Treatment of Kidney Inflammation Due to Fluid Accumulation in Dogs

Treatment for inflammation of the kidneys due to fluid accumulation is dependent on the actual diagnosis. Once your dog is seen by the veterinarian and diagnosed, he will be given fluids and antibiotics until full diagnostic treatment is finished. 

Your dog will be given the fluid and electrolytes to counteract the loss that has occurred from the inflammation and may need intravenous fluid therapy for up to six hours. There are several different forms of treatment, and can include:

Surgical Intervention

If the dog has perirenal pseudocysts, the fluid will need to be surgically drained from the cyst, or capsule, around the kidneys.


If there is hydronephrosis from a blocked kidney the obstruction will need to be removed as soon as it can be done. This will need to be accomplished with a cystostomy, which is an opening created into the bladder via a tube. This will be done by surgical means.


Renal disease caused by the inflammation of the kidneys due to the accumulation of fluids, in rare instances, may require surgical intervention if the kidney must be removed. This usually occurs if there is cancer or another disease that is causing the severe inflammation.

Shock Wave Procedure

If kidney stones are present, the veterinarian may elect to perform shock wave lithotripsy. This procedure is an alternative to surgery and uses shock waves to break up any kidney stones into tiny particles. This will allow them to successfully pass.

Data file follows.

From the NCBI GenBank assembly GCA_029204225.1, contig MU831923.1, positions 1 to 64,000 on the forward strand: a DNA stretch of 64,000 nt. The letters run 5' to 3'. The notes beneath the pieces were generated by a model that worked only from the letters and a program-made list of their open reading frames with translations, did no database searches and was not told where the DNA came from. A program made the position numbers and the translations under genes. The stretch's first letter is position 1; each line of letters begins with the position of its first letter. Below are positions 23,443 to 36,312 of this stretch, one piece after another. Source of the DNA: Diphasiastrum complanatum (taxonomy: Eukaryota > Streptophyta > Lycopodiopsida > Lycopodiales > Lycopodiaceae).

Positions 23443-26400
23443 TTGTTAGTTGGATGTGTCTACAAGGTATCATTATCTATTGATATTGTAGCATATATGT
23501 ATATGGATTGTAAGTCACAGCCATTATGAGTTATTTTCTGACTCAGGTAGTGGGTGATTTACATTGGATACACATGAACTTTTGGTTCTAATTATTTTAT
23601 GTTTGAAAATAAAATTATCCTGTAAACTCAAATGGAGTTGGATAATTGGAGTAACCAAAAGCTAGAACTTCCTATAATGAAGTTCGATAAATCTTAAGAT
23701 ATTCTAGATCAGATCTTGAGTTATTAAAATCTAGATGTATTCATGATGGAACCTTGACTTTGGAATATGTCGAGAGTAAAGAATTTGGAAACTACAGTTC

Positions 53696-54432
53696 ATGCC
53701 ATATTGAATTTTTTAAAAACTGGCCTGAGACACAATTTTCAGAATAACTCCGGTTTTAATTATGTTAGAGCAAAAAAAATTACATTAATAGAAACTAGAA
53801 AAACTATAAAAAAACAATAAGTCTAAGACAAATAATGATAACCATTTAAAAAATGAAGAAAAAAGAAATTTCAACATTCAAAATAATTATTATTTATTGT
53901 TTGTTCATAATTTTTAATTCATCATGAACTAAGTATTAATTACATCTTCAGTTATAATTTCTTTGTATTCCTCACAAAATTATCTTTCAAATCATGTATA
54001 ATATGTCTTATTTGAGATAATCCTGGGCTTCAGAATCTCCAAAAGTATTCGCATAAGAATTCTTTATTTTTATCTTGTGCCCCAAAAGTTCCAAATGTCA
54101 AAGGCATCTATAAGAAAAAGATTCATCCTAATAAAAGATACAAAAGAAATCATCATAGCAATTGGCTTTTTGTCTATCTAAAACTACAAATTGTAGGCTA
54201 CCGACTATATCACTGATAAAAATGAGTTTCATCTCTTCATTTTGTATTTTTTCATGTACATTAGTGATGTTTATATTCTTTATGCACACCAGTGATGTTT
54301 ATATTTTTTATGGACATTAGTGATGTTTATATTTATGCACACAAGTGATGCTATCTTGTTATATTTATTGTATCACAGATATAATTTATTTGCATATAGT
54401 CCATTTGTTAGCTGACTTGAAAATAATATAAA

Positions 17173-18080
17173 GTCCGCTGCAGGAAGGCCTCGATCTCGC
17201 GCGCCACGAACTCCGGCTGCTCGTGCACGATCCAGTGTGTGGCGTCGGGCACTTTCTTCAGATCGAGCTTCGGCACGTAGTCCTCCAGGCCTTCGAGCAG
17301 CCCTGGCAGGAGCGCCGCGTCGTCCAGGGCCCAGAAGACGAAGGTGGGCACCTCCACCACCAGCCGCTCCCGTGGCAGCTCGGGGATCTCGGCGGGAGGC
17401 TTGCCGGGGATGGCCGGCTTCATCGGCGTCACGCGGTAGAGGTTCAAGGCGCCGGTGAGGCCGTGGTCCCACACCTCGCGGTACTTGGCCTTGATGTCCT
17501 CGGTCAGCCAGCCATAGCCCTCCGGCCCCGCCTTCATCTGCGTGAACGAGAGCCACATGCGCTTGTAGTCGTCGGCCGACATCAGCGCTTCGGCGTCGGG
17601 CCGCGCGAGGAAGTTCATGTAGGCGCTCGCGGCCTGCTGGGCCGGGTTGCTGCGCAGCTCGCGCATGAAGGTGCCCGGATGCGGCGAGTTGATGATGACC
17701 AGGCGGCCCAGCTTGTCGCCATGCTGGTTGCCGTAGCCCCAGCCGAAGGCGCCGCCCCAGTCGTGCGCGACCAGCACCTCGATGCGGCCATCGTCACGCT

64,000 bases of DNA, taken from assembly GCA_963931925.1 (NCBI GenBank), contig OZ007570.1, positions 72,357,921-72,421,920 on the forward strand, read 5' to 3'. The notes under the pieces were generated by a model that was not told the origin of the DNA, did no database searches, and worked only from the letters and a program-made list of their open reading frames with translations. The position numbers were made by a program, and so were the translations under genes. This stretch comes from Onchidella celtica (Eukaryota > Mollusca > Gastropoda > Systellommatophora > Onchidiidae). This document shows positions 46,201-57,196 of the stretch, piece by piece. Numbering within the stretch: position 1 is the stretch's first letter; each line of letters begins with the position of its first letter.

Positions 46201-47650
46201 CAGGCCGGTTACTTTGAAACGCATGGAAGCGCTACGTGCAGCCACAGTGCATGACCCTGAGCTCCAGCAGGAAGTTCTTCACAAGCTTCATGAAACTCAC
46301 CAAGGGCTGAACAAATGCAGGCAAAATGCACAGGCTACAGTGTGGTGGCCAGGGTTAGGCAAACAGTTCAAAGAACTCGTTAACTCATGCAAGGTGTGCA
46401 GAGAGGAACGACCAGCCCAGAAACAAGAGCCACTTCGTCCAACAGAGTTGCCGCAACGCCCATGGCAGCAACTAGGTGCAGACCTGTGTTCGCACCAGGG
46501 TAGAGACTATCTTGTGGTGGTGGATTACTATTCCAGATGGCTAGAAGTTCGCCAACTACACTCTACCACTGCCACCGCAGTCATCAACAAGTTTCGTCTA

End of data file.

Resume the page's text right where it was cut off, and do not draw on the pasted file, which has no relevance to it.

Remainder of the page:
Ureteral stents have also been used experimentally in dogs. These are hollow, plastic tubes that are surgically placed between the kidney and the bladder, functioning to hold the ureter open to allow normal drainage of urine.

Recovery of Kidney Inflammation Due to Fluid Accumulation in Dogs

After the treatment of this disorder, regular veterinarian visits are necessary to be sure the treatment was effective. The veterinarian will recommend how often these check-ups need to occur. In addition to the veterinarian visits, you will need to keep a watchful eye for any symptoms, such as increased water intake due to excessive thirst, loss of appetite or weight, and any blood in the urine.

Kidney Inflammation Due to Fluid Accumulation Questions and Advice from Veterinary Professionals

German Shepherd
7 Years
Critical condition
0 found helpful
Critical condition

Has Symptoms

do not eat food on her own,
can not walk
urine pass only once a day

hI, my dog is suffering from kidney failure, German shepherd dog, age is 7years and her current weight is 16.390kgs. current my vet surgeon is giving saline to my dog more than 6 hours time. sodium chloride and glucose included in those fluids. and four to six injections are giving, do not know what it is. her BUN count is around 300, 11 days back. hemoglobin count is around 3.00, put assist me to get my dog recovered. do not what to do to save her life.

Dr. Callum Turner, DVM
Dr. Callum Turner, DVM
3320 Recommendations

Kidney failure may be caused by a variety of different conditions including poisoning, trauma, blood clots, infection, muscle damage, dehydration etc… When dealing with cases of kidney failure, it is important to determine and treat the underlying cause (if possible) as well as giving supportive care. Regards Dr Callum Turner DVM